(Washington) The United States announced, on Wednesday evening, the release of a new detainee from Guantanamo prison and the return of an engineer who was arrested after the September 11, 2001 attacks to Saudi Arabia, but he was not charged with any formal charges.
Ghassan Abdullah Al Sharqi, 48, was arrested in Faisalabad, Pakistan along with another Al Qaeda member in March 2002. He studied Aeronautics at a University in Arizona (USA West) and was driving along with two Al Qaeda hijackers in connection with the 9/11 attacks. .
The Pentagon had studied some of the accusations against Ghassan Abdullah al-Sharbi, but abandoned the idea in 2008, with his continued detention as an enemy combatant in the prison of the Guantanamo military base on the island of Cuba.
His status remained uncertain until last year: he was never charged, but had not considered being released until then.
In February 2022, the Pentagon committee that deals with requests for release issued a decision that this citizen from Jeddah in Saudi Arabia could be released, because he did not hold a leadership position within Al-Qaeda, and respected the rules of detention. Years ago, he was labeled an enemy prisoner.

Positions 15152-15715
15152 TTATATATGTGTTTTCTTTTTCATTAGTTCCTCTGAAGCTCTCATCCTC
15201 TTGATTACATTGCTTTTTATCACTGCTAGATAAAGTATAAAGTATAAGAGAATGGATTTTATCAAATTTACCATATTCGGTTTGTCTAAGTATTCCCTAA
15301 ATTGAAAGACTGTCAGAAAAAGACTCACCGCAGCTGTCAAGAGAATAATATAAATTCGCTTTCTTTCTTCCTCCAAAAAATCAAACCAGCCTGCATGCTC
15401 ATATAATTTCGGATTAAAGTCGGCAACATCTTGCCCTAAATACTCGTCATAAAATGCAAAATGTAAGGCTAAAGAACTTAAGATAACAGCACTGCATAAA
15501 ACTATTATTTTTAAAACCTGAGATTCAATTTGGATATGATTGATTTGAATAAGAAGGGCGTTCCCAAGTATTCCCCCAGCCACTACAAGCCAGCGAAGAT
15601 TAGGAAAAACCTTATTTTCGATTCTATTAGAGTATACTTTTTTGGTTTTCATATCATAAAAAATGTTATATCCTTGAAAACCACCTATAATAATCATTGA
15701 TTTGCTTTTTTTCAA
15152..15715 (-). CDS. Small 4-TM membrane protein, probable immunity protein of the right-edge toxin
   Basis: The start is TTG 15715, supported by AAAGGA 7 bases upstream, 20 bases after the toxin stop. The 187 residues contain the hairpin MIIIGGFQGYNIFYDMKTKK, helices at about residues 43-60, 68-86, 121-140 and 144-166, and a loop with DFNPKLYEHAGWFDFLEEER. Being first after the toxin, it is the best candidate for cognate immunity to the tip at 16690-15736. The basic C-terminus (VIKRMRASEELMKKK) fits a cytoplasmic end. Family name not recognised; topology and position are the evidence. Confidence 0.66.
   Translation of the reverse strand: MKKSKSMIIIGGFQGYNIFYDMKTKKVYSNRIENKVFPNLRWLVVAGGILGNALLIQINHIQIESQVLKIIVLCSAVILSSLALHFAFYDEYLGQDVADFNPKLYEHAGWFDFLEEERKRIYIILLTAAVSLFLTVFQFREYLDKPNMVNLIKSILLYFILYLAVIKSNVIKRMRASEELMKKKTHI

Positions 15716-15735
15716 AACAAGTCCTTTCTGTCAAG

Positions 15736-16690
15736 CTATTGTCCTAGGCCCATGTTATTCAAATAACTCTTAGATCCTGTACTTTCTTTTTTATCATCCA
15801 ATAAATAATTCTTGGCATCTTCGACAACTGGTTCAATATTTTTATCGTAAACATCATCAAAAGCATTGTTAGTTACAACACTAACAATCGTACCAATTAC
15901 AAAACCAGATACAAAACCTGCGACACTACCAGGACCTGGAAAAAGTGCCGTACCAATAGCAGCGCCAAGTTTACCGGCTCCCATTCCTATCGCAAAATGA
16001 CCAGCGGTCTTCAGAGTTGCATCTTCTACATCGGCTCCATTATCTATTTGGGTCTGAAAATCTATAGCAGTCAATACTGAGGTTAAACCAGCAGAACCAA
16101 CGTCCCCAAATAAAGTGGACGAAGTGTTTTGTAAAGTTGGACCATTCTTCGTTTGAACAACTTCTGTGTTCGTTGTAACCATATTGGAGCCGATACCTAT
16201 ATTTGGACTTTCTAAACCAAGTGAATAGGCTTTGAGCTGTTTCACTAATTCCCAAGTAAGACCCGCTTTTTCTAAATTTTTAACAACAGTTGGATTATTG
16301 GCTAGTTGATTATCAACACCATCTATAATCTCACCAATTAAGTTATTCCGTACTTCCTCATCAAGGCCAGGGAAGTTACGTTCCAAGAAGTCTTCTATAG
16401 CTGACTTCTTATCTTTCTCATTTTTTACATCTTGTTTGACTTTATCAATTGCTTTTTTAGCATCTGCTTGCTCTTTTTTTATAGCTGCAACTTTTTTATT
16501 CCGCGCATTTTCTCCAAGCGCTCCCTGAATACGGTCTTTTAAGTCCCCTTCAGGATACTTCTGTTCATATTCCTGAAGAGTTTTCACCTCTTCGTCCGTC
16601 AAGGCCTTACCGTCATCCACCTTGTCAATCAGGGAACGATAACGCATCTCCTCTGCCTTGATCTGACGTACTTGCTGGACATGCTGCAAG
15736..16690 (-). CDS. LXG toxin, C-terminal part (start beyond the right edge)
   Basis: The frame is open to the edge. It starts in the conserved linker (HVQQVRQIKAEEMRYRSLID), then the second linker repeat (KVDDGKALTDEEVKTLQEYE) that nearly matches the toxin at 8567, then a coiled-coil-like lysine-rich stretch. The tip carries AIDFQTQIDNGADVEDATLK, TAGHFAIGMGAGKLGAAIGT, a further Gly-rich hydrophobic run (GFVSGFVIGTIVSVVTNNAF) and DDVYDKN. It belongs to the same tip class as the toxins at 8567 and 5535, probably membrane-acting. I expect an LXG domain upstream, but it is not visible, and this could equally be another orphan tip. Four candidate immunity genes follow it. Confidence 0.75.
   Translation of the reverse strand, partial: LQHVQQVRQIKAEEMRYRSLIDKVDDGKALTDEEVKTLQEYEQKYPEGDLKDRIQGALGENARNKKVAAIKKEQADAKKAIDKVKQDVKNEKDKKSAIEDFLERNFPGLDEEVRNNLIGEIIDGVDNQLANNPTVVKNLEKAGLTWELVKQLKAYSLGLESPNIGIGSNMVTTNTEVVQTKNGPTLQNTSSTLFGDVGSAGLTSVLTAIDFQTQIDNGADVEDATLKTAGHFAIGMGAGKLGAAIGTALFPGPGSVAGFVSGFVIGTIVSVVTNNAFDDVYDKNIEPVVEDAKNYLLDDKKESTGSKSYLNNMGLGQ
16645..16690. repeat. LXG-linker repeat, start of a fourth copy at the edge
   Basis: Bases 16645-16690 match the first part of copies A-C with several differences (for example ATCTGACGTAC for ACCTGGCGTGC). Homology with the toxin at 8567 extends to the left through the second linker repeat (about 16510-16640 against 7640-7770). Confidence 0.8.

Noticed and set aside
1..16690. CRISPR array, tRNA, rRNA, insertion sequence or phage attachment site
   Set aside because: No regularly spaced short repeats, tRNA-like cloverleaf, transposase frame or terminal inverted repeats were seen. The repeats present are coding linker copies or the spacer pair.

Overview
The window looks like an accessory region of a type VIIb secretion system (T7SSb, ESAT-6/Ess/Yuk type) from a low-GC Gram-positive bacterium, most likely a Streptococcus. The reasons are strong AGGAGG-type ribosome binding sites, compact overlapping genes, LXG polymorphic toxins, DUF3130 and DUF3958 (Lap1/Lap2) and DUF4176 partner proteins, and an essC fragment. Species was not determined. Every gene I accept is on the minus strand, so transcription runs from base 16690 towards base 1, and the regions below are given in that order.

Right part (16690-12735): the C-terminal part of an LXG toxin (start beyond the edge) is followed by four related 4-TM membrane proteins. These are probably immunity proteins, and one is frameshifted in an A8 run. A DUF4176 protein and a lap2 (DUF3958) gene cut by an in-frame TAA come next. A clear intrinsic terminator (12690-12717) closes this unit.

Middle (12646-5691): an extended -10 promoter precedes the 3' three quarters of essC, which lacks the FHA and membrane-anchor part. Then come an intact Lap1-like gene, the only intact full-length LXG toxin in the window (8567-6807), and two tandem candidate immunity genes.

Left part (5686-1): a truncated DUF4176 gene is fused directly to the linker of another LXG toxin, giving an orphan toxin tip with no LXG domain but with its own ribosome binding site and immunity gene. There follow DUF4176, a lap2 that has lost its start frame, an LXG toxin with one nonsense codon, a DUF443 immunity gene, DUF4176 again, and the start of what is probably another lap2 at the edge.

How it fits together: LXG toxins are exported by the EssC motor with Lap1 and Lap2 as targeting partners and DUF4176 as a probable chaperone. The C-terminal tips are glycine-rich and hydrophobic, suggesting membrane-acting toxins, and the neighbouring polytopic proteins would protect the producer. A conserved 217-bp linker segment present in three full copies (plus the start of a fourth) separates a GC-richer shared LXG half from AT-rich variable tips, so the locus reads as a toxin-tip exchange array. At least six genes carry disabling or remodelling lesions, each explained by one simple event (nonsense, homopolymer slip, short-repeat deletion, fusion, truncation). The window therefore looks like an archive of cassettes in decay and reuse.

The committee also declared that he suffers from “physical and mental problems”, without specifying their nature.
His decision indicated that he was fit to join Saudi Arabia’s program to rehabilitate radical jihadists, the aim of which was to slowly change their views while ensuring that they remained in check as they returned to civilian life.
The release of Ghassan Abdullah Al-Sharqi means that 31 detainees remain in Guantanamo. At its peak, the prison held nearly 800.
Of those 31, 17 are eligible for transfer because the Pentagon and the US State Department are seeking countries willing to accept them. Three others are eligible for review by the Pentagon committee.
There are also five men accused of the Sept. 11 attacks that killed nearly 3,000 people in New York and Washington.
Nine men still being held at Guantanamo face charges, and two have been convicted in a military court.